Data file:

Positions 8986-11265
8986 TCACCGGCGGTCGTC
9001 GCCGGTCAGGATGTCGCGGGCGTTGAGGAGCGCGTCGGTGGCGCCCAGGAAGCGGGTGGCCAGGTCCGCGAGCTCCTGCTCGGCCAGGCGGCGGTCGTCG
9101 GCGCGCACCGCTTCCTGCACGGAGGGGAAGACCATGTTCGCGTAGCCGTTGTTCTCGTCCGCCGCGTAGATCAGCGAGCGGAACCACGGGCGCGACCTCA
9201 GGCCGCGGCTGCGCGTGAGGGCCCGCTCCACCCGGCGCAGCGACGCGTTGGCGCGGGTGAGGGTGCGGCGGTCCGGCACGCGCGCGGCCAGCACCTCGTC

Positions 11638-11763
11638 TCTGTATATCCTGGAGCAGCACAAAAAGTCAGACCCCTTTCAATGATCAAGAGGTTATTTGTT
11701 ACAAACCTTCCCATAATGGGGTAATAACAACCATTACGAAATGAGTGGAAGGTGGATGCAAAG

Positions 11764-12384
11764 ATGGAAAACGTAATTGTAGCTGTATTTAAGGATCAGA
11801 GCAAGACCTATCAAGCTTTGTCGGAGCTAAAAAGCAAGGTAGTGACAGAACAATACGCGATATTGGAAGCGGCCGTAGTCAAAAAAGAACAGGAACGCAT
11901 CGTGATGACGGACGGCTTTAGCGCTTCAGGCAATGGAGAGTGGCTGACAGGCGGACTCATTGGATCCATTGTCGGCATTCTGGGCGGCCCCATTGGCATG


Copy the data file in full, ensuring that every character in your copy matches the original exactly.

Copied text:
Positions 8986-11265
8986 TCACCGGCGGTCGTC
9001 GCCGGTCAGGATGTCGCGGGCGTTGAGGAGCGCGTCGGTGGCGCCCAGGAAGCGGGTGGCCAGGTCCGCGAGCTCCTGCTCGGCCAGGCGGCGGTCGTCG
9101 GCGCGCACCGCTTCCTGCACGGAGGGGAAGACCATGTTCGCGTAGCCGTTGTTCTCGTCCGCCGCGTAGATCAGCGAGCGGAACCACGGGCGCGACCTCA
9201 GGCCGCGGCTGCGCGTGAGGGCCCGCTCCACCCGGCGCAGCGACGCGTTGGCGCGGGTGAGGGTGCGGCGGTCCGGCACGCGCGCGGCCAGCACCTCGTC

Positions 11638-11763
11638 TCTGTATATCCTGGAGCAGCACAAAAAGTCAGACCCCTTTCAATGATCAAGAGGTTATTTGTT
11701 ACAAACCTTCCCATAATGGGGTAATAACAACCATTACGAAATGAGTGGAAGGTGGATGCAAAG

Positions 11764-12384
11764 ATGGAAAACGTAATTGTAGCTGTATTTAAGGATCAGA
11801 GCAAGACCTATCAAGCTTTGTCGGAGCTAAAAAGCAAGGTAGTGACAGAACAATACGCGATATTGGAAGCGGCCGTAGTCAAAAAAGAACAGGAACGCAT
11901 CGTGATGACGGACGGCTTTAGCGCTTCAGGCAATGGAGAGTGGCTGACAGGCGGACTCATTGGATCCATTGTCGGCATTCTGGGCGGCCCCATTGGCATG